7 Important Lessons on Listening to Your Body

Athletes are typically good at listening to their coaches. But they’re not always so good at listening to themselves.

Good athletes are typically good at listening to their coaches. But they’re not always so good at listening to themselves. Truth is, your body knows what you need better than your brain and all the thoughts spinning around inside your skull.

This week’s articles are all about what the body needs – and how listening to our minds can sometimes lead us astray.

Editor’s Picks of the Week

Listen to Your Body for Fewer Injuries and Greater Progress

Coach Logan Christopher gives concrete examples of what happens when you don’t listen to your body, versus what can happen when you do. He also gives suggestions on how to check in with yourself just before a workout and then modify according to how you feel.

How to Coach New Clients: Don’t Go Too Far

When you get a new client, you can’t trust that he or she knows how to listen to his or her body. As a coach, you’ve got the be the eyes and ears for what your clients actually need. Coach Andrew Read shares mistakes he made as a beginner trainer and what he knows now.

Take Nothing for Granted: 9/11, CrossFit, and Breath

When you’re dealing with a chronic condition, you have to listen to your body in a whole different way than the average person or athlete. Coach Patrick McCarty shares this touching and impressive story of two athletes who worked Ground Zero and the health issues they now face.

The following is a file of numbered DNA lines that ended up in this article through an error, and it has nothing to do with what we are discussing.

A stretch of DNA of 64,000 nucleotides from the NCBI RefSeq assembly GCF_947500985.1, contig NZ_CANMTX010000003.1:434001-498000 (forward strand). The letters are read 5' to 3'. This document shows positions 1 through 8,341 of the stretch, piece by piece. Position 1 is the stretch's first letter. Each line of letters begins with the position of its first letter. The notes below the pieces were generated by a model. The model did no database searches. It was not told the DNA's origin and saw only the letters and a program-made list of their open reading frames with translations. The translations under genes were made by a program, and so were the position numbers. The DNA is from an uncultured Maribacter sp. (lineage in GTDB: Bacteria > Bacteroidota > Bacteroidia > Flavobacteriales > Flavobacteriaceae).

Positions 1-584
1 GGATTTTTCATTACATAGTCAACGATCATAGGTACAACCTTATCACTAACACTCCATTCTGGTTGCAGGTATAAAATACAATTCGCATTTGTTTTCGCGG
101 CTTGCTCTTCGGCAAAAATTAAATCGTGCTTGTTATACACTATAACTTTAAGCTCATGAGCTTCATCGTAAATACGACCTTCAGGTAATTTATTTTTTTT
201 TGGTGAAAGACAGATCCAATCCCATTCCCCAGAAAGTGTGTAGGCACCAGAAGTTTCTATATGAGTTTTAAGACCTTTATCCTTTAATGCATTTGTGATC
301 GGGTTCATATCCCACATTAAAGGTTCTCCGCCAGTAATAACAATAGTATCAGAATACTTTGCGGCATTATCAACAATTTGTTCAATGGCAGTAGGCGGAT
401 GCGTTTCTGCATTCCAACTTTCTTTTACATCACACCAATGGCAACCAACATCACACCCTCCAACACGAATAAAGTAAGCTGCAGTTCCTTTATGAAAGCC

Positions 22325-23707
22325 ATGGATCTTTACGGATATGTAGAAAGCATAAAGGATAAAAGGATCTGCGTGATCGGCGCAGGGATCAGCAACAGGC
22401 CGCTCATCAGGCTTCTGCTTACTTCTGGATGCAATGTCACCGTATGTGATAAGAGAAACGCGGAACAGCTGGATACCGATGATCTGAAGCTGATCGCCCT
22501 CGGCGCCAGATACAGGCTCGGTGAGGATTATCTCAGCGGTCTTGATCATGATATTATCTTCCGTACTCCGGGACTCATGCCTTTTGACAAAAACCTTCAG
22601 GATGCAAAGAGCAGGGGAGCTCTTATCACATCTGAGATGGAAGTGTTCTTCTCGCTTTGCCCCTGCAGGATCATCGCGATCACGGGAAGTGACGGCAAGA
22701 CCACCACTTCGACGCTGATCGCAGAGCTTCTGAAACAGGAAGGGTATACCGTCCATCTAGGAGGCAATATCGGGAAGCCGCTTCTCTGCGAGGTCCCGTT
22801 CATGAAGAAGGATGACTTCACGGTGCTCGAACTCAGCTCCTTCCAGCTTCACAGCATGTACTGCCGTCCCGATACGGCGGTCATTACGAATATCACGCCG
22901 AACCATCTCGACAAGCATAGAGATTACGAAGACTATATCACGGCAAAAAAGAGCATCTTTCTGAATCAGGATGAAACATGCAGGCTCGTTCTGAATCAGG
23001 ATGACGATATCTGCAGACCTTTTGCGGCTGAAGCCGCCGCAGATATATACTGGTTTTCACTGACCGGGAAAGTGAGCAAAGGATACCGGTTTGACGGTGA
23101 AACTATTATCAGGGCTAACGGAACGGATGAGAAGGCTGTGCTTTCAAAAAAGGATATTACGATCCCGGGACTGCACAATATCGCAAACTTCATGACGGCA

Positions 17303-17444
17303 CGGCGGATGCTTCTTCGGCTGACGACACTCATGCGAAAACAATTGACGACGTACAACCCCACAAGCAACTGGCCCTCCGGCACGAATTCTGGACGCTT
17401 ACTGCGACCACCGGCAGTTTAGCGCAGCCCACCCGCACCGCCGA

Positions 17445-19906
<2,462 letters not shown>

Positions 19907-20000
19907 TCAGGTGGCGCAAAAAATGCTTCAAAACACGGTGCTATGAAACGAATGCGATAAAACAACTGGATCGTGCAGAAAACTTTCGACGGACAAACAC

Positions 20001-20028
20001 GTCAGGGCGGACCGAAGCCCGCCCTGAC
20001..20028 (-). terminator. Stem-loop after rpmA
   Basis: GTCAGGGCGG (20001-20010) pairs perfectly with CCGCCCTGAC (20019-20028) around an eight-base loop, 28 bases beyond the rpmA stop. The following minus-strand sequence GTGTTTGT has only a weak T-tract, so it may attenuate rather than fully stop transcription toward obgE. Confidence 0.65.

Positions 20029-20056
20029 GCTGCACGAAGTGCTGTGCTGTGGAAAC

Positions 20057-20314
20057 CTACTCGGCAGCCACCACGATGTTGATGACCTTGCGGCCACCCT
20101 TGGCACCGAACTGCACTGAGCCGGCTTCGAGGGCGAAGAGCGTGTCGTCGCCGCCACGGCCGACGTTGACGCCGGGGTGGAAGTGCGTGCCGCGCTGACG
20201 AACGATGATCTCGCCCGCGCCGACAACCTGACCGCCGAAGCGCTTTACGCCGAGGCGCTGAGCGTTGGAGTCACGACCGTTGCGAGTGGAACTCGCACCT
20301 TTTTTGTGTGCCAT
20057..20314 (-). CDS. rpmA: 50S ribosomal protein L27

The Modern Male and Body Image: It’s Okay to Talk About It

One of the biggest ways our bodies and minds are not in communication is in relation to our body image. We see ourselves differently than we physically are. We push ourselves or starve ourselves, rather than listening to the true needs of our bodies. Coach Amber Larsen explores this topic in regards to men, something not discussed often enough.

3 Simple Tools for Overcoming First Fight Jitters

When you are new to a sport or competing for the first time, the thoughts in your head can be so loud that you are not connected with your body, technique, and performance. Coach Jonathan Puu gives advice on how to handle your nerves before your first muay Thai match, but this advice would help for just about any athlete and any sport.

A Way to Meditate: For People Really Bad at Meditation

The disconnect between mind and body is there for all of us to some degree. One of the tools we can use to quiet our mind and hear our body is meditation. But if you’re having a hard time tuning in to your body, meditation can be a really hard thing! Coach Bethany Eanes shares some simple instructions on how to get quiet and listen.

Photo courtesy of Shutterstock.